The Cousin of Robert Mugabe is worth £180m

Robert Mugabe’s cousin worth £180 million claims wife in Zimbabwe divorce case

Wife of Phillip Chiyangwa, former Mugabe regime MP, describes life of “unreserved flamboyance” as she sues for divorce

By Peta Thornycroft, Johannesburg7:44PM GMT 04 Dec 2013

A cousin of Robert Mugabe accumulated assets worth an estimated £180 million, according to a divorce case in Zimbabwe that has thrown a rare spotlight on the vast wealth acquired by the regime’s inner circle.

Details of Phillip Chiyangwa’s assets were placed before the Harare high court by his wife, Elizabeth, who is seeking 85 per cent of her husband’s assets and maintenance of £53,000 a month for 10 years.

Though Zimbabweans are aware that some prominent members of the ruling Zanu PF party have grown very rich since independence in 1980, it is unusual for the details of these fortunes to be exposed. The economy teetered on the verge of collapse for several years before picking up recently, though the World Food Programme is still seeking funding to feed about two million people.

The list of Mr Chiyangwa’s assets included more than 50 properties, many of them large houses in the capital’s best suburbs, and more than a dozen industrial properties.

There are several farms in the list, though it is not clear whether these were taken from white farmers since the start of Zanu PF’s land grab in 2000, or whether Mr Chiyangwa, 63, bought them. Mrs Chiyangwa also claims her husband owns a Rolls-Royce Phantom and a Bentley, which she valued at $475,000 (£290,000) and $350,000 (£213,000) respectively, as well as a fleet of Mercedes-Benz vehicles and a range of sports utility vehicles.

The home the couple shared, not far from Mr Mugabe’s private mansion in Harare, has 43 rooms.

The asset register lodged with the court listed more than 40 companies, including engineering, manufacturing and finance firms.

Mrs Chiyangwa’s statement in the court filings spells out the extraordinary wealth she enjoyed as a married woman.

“I was accustomed to a life of unreserved flamboyance and can state without hesitation that I have, for the past 25 years, enjoyed a very high standard of living, way beyond that of most, if not indeed the rest of Zimbabwean society, if not the entire African society.”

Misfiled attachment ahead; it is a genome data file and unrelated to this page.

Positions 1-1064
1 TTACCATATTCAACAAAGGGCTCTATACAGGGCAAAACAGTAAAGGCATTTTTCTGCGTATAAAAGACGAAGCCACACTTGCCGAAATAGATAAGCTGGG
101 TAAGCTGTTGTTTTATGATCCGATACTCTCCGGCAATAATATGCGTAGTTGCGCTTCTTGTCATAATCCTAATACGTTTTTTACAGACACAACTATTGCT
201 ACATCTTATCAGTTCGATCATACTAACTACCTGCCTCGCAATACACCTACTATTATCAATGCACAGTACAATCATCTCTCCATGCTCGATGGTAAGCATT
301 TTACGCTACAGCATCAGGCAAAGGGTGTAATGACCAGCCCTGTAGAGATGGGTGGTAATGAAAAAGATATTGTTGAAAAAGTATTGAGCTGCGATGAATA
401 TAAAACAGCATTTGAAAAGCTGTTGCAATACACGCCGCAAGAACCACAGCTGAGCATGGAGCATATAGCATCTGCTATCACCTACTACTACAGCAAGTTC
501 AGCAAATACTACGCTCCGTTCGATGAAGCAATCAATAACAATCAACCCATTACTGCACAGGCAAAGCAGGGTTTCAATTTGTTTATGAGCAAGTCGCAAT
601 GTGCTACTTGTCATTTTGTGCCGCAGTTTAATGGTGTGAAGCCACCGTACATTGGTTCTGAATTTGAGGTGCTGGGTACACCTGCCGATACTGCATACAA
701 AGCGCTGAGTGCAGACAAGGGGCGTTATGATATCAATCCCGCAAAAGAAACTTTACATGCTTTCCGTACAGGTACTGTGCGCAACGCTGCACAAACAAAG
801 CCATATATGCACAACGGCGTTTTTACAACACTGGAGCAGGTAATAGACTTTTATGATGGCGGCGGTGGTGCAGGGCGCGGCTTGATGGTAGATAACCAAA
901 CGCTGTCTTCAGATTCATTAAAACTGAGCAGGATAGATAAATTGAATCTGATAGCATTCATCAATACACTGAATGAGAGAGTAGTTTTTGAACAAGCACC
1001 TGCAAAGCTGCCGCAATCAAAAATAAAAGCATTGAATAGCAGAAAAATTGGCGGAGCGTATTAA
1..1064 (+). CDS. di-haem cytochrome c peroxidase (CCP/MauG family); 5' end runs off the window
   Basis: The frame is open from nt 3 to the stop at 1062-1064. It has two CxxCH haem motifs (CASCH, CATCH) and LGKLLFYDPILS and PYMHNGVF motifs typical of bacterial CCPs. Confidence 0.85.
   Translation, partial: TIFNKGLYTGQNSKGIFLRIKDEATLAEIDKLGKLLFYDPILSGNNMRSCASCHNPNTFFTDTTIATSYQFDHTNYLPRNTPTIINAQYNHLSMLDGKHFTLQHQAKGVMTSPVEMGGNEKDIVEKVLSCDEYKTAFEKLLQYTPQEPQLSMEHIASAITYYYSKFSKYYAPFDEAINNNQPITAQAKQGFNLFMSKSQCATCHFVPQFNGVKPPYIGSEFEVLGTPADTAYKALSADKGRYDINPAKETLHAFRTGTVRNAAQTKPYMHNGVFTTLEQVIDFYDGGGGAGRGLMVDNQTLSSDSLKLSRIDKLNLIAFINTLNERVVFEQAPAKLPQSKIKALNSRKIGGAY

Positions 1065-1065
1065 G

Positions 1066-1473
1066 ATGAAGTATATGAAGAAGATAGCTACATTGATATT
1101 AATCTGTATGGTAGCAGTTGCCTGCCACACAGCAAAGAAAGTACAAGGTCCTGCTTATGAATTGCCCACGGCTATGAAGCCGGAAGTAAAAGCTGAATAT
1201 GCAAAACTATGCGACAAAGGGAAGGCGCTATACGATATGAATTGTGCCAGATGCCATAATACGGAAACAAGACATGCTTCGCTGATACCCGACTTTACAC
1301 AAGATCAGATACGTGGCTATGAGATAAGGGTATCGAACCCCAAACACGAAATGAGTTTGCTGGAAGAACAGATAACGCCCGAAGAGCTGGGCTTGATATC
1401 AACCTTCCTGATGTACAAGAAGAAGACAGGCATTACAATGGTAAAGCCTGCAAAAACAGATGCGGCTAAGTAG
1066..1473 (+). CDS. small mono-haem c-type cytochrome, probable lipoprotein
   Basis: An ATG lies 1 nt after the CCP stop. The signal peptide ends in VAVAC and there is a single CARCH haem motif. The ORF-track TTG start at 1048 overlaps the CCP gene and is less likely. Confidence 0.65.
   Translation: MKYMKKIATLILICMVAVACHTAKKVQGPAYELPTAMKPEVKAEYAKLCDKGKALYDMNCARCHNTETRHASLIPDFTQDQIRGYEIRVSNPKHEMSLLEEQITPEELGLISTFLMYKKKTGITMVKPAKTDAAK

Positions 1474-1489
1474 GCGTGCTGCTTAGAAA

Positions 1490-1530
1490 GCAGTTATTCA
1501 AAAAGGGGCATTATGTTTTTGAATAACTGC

Before she split from her husband, Mrs Chiyangwa said in an interview that she had no explanation for the family’s wealth, except that it was “God’s gift”.

The couple have two daughters, one of whom lives in London, where Mrs Chiyangwa was said to have visited recently. Mr Chiyangwa said he had several other children before he married Elizabeth, who has cited infidelity as the grounds for divorce. In 2005, he reportedly admitted to having an affair with Makosi Musambasi, a 24-year-old Zimbabwean nurse who was a contestant on Channel 4’s Big Brother reality show.

Mr Chiyangwa insists he earned his wealth through hard work and accused his wife of exaggerating his fortune.

“Many of those properties listed by my wife are not mine. They belong to other businessmen. The valuations are from 2008, from the hyperinflationary era and my assets are held in trust,” Mr Chiyangwa told the Telegraph.

A former policeman in the white-run Rhodesia, he became a Zanu PF MP and rose to become party chairman in the key Mashonaland West region.

In 1996, he proposed the campaign to grab white-owned farms, threatening “Rwanda” if farmers did not leave. He became renowned as a tycoon and created Native Africa Investments as a parent company for wide-ranging interests.

A prominent businessman in Harare, who asked not to be identified, said the source of Mr Chiyangwa’s original wealth remained a mystery.

“It must be connected with Zanu PF as the party has been in control for more than 30 years and he has been a generous contributor to it,” he said.

Mr Chiyangwa said he and Mr Mugabe shared a grandfather, but he rarely saw the 89-year-old Zimbabwean leader these days.
In 2004, he was arrested and detained by Mr Mugabe’s central intelligence organisation after being accused of passing state secrets to South Africa, before finding favour with the regime again.

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